Topics: Melbourne lockdown; Travellers to Melbourne airport not screened; NSW and Victoria border closure; Masks.
Federal Health Minister Greg Hunt definitely is a Victorian, any way you cut it. He is in Melbourne tonight and joins us now. Minister, three cases in the ACT tonight.
Thanks for having me.
These are people who travelled from Melbourne. And I noted the New South Wales Premier Gladys Berejiklian has said that probability of contagion in New South Wales, considering what happened in Victoria is extremely high, that’s a quote.
So given that, how likely is that the Victorian outbreak has already escaped the state and is spreading around the country?
Well we do know that there were the three cases in ACT today and one in New South Wales, exactly as you say.
But that’s why we’ve made the very difficult decision to have New South Wales and Victoria work with the Commonwealth on closing the border, ultimately a decision of the Premier’s, but the Prime Minister has supported it.
And it is why we recognise that Victoria, in terms of people who live within the Greater Melbourne area and nearby, are going to have to face more restrictions, and this is about saving lives and protecting lives.
We are well-prepared, we’ve done this before.
Seven out of eight states and territories now are in an exceptionally strong position, a globally leading position, but we do have to take steps to protect people right across Australia by protecting people within Victoria and then within Melbourne.
We’ve heard that dozens of passengers on board a Jetstar flight travelling from Sydney to Melbourne last night weren’t screened at all. Minister, how does this happen?
Although the domestic travel is managed by the states, I have immediately referred that to the medical experts.
I have asked my department to approach both states to have an explanation.
These actions are being put in place to protect people, so I want to make sure that they are administered and that there are no excuses.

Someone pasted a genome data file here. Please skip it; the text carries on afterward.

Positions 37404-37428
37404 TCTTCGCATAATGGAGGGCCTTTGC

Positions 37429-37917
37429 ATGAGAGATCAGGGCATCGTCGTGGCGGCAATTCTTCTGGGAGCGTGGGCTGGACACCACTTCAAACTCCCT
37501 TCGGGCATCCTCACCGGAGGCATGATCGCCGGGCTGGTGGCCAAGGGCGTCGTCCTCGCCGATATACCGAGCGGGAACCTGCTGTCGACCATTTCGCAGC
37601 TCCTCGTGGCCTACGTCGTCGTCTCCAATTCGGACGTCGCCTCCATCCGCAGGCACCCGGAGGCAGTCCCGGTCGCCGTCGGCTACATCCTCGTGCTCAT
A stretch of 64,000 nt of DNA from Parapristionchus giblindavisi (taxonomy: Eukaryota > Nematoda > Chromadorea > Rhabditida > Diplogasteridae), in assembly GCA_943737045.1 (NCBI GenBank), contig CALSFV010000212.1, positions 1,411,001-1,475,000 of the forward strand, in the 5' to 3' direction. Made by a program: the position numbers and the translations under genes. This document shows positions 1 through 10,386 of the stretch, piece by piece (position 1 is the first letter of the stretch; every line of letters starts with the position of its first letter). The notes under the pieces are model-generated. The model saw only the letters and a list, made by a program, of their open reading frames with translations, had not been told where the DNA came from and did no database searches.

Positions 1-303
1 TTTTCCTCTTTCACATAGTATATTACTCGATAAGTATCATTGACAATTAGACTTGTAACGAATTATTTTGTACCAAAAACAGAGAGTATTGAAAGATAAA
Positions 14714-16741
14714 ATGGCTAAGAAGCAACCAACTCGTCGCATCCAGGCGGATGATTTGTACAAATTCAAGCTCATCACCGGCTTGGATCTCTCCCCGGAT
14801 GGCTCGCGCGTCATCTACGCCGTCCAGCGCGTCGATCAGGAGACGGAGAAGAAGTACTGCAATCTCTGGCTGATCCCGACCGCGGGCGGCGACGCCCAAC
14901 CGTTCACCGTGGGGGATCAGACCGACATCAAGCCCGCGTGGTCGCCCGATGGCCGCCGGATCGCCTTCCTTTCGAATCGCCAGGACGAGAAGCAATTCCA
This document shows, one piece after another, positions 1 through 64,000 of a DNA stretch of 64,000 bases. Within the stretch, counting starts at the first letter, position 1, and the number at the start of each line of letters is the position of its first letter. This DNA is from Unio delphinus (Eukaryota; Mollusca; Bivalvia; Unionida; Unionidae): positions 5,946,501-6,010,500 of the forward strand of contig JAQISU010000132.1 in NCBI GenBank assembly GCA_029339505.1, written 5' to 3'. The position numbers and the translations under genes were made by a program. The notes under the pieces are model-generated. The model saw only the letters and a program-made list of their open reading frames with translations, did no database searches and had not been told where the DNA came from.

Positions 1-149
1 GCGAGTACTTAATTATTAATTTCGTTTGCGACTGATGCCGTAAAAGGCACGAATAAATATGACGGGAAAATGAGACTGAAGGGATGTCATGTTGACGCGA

Minister, I know there has been a reluctance from governments to make the mandatory wearing of face masks compulsory, but do you think it’s time in Victoria for this to happen?
So we’ve provided 50 million face masks to health care professionals around the country.
It’s up to any of the local health authorities, the state and territory health authorities, if they think that there is a sufficiently high concentration.
We will be making more masks available to the local health authorities or what are known as primary health networks in Victoria.
If they choose to go further because they think there is a very high concentration of cases, that’s an appropriate thing for them to do, but they have to make that decision.
And certainly we have brought in now 250 million masks, we have provided 50, we will be making more available.
So the masks are there, but do you think as the Federal Health Minister, do you think- if it was your call, would you make them compulsory?
The answer to that is very simple: It’s about local decisions based on the health need.
One of the things I never try to do is to substitute my judgement for that of the doctors.
And they are on the ground, they are assessing the level of cases, the level of transmission and so if they think that the community transmission is sufficiently high, then they are empowered to either recommend or to mandate.
Minister, do you think the current situation in Victoria is a result of mismanagement by the Victorian Government?
Well, the Victorian Premier has already said that there were significant breaches in hotel quarantine.
Seven out of eight states and territories have done a magnificent job on that front. Clearly there were breaches in Victoria.
That has led to a very significant number of cases, coupled with the fact we want to see Victoria tracing every case, every day, tracing every case, every day.
They have been the fundamental things, as well as some relaxation in behaviour amongst a small number of people.
Victoria is holding the judicial inquiry.
We now have a job as the Commonwealth not to focus on blame for any individual state, but to focus on the support, to say to the Victorians, the masks, the testing, the capacity is there for ventilation.
We’ve gone from 2200 to 7500 ventilators, so as we are prepared in a way that we weren’t previously when this broke out.
We were well-prepared but we had to ramp up. Now we have the elements in place to do this.
And I say to Victorians and in particular fellow Melburnians, I know this is hard, but we have done it.
Sadly, we do need to do this, but we will get through this, and it will ultimately help to save lives and protect lives, because if we don’t, many lives would be lost.
Thanks for your time tonight, Minister. We do appreciate it.